Last year, right around this time, I took a long arm course with Judy Madsen from Green Fairy Quilts. I had already taken two courses in the months prior. The first course taught me the basics of the machine and how to panto a quilt. The next one taught me to free motion quilt on the long arm. Prior to this I was a topper. I enjoyed making the quilt tops but HATED quilting them on my domestic machine. After these two courses I was hooked on long arming.
Mom came up and stayed here for a couple of days for me so that I could take the more intensive course from Judy. The two introductory ones I was able to start and finish while the kids were in school but this one was two full days and I wasn't able to get home for picking up the kids. I really only got home in time to see my younger one for half an hour before it was her bedtime. I loved the course though and got pricing and the specs on getting my own machine.
By then I already had Trinity Quilts incorporated by a lawyer and we could look at moving forward to getting TQ actually established as a business and Quinn was all for it. Then he saw the measurements of a long arm (and the price) and although he was still all for it, he knew we had to do some thinking on how to manage it.
The long arm I want is one of the APQS systems called the Millennium. And it is 14 feet long. We got to thinking how we could manage it since it is the most use to me if it is in the house because I have childcare to consider and it is much more limiting if it is located elsewhere. Quinn came up with a GREAT idea. We would take out the back wall of my quilting room and extend my room into the family room behind it and make that room much smaller since the other half of the family room doesn't really get used anyway. The kids aren't jumping for joy about it since all they see is that their playroom is getting cut in half but I they will live.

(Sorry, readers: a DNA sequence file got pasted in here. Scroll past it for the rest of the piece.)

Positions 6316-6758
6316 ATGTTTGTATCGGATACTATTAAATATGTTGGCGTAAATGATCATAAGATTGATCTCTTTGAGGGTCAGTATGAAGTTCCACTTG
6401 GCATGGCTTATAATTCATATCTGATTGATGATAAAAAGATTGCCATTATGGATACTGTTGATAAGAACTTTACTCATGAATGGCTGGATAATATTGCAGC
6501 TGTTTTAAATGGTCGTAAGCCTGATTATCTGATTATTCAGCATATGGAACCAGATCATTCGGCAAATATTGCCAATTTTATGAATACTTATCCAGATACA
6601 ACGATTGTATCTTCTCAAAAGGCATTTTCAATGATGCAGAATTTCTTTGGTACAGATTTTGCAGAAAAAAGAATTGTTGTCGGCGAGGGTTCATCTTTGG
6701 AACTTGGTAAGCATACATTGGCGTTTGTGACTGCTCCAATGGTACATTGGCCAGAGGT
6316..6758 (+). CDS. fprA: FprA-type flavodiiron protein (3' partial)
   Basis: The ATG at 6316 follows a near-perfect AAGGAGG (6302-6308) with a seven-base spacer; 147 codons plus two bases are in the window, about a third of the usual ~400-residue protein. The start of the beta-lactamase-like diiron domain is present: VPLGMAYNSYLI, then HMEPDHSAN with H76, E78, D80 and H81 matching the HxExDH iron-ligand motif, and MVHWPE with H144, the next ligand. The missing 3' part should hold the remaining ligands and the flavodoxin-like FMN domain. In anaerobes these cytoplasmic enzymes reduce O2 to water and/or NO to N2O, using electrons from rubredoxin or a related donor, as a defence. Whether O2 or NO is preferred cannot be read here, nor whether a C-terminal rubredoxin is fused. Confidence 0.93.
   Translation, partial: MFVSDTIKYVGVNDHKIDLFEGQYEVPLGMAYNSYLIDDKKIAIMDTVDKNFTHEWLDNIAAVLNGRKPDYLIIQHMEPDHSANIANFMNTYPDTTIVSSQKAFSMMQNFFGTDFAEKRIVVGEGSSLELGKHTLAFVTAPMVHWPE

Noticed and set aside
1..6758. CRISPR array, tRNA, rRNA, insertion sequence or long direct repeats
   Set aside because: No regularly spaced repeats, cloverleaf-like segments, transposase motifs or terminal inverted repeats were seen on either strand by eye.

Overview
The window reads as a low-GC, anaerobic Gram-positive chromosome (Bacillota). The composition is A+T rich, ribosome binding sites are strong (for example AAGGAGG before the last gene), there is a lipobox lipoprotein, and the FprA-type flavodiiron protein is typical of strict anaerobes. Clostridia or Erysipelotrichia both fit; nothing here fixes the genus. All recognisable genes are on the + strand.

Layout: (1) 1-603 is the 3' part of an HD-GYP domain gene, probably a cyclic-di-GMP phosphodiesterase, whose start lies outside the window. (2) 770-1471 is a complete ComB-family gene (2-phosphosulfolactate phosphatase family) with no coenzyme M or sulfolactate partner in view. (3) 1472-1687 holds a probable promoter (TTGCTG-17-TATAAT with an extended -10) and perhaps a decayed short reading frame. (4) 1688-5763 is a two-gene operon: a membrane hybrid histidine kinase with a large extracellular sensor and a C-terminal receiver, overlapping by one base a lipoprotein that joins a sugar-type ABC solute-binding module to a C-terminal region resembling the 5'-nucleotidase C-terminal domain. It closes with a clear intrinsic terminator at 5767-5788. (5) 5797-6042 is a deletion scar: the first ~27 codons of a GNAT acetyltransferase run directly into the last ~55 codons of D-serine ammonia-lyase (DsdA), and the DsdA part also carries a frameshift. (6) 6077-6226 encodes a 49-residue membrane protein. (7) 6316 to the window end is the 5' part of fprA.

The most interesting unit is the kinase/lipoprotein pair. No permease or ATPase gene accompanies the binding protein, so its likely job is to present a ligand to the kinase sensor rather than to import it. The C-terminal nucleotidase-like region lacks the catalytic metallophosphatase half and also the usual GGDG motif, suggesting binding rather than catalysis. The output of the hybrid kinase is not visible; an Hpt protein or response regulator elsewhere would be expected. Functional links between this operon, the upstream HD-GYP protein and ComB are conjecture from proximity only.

The bullet points of where things are at now and what has occurred recently to get us to the rest of the story:
- Almost a year later and the wall is still in place.
- The kids are off school for Spring Break and I can't really sew because of that.
- We were at Home Depot for something two weekends ago now and I saw an organization type magazine with sewing room ideas on the cover that we bought.
- It gave me a great idea for a peg board so we went to Home Depot this weekend to get one.
- Weird for us, we couldn't find the paint chip for the room which we needed to paint the pegboard.
- While there, I figured we would get the pink board to make a solid design wall since the one Quinn tried so hard on wasn't working for me.
- In order to paint match, I now had to cut a chunk out of the wall to take to Home Depot.